It’s a brutal stat, and it speaks to a defense that does not get heat on the quarterback, has mystifying communication issues and too often appears athletically overmatched.
Northwestern is allowing 9.9 yards per pass attempt. That’s 120th out of 120 FBS teams.
UNLV is 119th, at 9.2 yards per pass play.
NU’s Saturday opponent, Penn State, is fourth nationally with a 5.1-yard average.
The Nittany Lions’ receiving corps will be without injured receiver Derek Moye (CQ), one of the Big Ten’s best players. But Penn State still has the 6-foot-3, 214-pound Justin Brown and a 5-7 burner named Devon (CQ) Smith who has sub-4.3 40 speed.
“Playmakers across the board,” NU coach Pat Fitzgerald said.
Quarterbacks Rob Bolden and Matt McGloin have combined to produce the Big Ten’s second-worst passer rating, but McGloin is the former walk-on who torched the Wildcats last season.
Northwestern led 21-0 in State College. Then Penn State flipped a switch and scored touchdowns on five consecutive drives.
So McGloin will enter Saturday’s game with confidence. And nothing he will see from NU’s secondary on film will give him pause.
On Saturday, Iowa’s James Vandenberg fired two long touchdown passes – a 47-yarder to Keenan Davis and a 35-yard strike to Marvin McNutt. Both receivers were five-plus yards clear of anyone in purple and white.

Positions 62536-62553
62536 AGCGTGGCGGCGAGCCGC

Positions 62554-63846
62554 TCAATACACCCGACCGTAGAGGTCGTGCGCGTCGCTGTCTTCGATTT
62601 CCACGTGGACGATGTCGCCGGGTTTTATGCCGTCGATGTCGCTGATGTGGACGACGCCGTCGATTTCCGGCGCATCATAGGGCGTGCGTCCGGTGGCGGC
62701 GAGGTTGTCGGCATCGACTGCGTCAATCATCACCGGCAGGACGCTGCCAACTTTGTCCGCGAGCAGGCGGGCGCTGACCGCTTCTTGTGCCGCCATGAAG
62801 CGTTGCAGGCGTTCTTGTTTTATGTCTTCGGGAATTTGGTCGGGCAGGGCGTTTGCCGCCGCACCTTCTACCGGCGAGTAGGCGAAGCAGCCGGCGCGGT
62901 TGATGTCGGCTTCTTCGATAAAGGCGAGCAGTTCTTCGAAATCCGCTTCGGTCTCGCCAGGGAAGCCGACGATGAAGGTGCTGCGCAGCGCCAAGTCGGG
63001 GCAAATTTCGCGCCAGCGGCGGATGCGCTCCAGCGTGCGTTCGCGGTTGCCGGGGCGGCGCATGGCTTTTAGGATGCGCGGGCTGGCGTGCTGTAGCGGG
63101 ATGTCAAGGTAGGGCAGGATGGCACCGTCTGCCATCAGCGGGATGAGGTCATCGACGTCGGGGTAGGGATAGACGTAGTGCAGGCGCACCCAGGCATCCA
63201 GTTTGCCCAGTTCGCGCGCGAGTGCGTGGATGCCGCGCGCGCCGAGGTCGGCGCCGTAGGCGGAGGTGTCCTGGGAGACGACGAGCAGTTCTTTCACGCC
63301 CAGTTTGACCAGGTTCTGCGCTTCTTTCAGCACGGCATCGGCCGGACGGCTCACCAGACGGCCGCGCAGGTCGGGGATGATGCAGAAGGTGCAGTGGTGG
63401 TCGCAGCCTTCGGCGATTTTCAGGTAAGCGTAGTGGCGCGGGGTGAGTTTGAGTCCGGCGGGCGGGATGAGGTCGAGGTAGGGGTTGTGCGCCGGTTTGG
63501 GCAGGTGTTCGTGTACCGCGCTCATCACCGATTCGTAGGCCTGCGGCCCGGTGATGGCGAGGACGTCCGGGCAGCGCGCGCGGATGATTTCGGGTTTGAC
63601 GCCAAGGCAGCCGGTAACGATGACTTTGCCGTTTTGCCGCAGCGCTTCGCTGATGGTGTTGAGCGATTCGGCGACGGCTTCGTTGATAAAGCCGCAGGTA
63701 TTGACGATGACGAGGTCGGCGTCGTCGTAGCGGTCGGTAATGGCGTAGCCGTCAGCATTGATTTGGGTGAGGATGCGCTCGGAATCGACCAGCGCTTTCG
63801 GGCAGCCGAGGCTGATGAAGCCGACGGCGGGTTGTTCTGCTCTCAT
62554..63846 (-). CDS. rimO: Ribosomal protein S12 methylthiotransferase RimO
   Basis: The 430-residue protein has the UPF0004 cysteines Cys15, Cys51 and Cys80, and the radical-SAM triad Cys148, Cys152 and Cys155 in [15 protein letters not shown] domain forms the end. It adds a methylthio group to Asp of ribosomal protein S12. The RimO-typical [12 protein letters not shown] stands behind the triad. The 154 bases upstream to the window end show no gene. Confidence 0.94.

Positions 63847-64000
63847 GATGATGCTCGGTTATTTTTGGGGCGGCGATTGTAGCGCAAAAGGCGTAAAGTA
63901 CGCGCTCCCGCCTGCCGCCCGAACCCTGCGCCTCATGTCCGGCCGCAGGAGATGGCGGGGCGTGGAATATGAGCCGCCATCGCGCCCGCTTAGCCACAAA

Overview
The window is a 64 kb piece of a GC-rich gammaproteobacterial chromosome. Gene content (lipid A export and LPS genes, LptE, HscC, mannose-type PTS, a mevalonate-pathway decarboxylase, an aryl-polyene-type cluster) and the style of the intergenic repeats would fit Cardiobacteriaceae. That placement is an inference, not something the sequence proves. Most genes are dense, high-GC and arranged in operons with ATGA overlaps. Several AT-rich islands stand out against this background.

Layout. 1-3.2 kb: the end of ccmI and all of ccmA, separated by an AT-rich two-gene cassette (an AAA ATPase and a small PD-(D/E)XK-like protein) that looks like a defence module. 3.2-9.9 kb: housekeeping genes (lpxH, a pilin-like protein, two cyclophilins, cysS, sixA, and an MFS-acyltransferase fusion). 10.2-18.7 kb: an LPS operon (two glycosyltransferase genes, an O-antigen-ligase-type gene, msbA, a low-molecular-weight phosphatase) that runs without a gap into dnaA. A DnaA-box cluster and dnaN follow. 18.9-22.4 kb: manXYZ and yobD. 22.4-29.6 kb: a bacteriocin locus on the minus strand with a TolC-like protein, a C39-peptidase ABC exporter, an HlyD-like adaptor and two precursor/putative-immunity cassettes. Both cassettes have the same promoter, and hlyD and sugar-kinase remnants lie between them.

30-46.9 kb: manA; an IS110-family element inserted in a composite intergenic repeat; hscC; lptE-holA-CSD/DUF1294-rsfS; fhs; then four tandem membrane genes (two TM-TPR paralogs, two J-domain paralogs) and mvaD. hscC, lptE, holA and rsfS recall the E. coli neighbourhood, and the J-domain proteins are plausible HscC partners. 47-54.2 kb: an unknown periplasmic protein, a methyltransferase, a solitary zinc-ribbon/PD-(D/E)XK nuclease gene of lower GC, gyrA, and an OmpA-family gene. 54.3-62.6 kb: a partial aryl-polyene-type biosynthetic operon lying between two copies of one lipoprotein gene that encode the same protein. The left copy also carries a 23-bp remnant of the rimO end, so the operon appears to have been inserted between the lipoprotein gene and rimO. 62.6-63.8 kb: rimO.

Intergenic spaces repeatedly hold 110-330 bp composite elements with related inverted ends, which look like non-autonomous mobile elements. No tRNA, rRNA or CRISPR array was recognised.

“It’s the result of either poor communication or no communication,” said Chris Martin, who started at cornerback for Northwestern from 1993-95 and called the Iowa game for the Big Ten Network. “Every breakdown has led to a breakthrough. There has been an epidemic of balls going over (the defensive backs’) heads.”
Cornerback Demetrius Dugar said after the game that NU’s system of “checks” – defensive audibles – has resulted in confusion about the correct coverage on certain plays.
Said safety Brian Peters: “It starts with me. I’m the senior back there. I need to be louder and hold our room accountable.”
Compounding the problem is that the Wildcats (2-4, 0-3 Big Ten) don’t have enough speed to compensate for coverage mistakes – and that they have failed to register a sack for two consecutive games. NU’s 29 tackles-for-loss ranks 102nd nationally.
Fitzgerald promised changes, perhaps in the form of a pass-rush specialist or more playing time for previously injured safeties David Arnold and Jared Carpenter.
“The definition of insanity,” Fitzgerald said, “is repeating the same performance and expecting a different outcome. So we’ll look at personnel and make sure we have the best 11 out there.
“Schematically, are we asking them to do too much? Are they thinking out there when they should just be playing fast? Are they making mental mistakes in the arena? If that’s the case, we have to make some changes.”
Numbers say NU's pass defense can't get any worse
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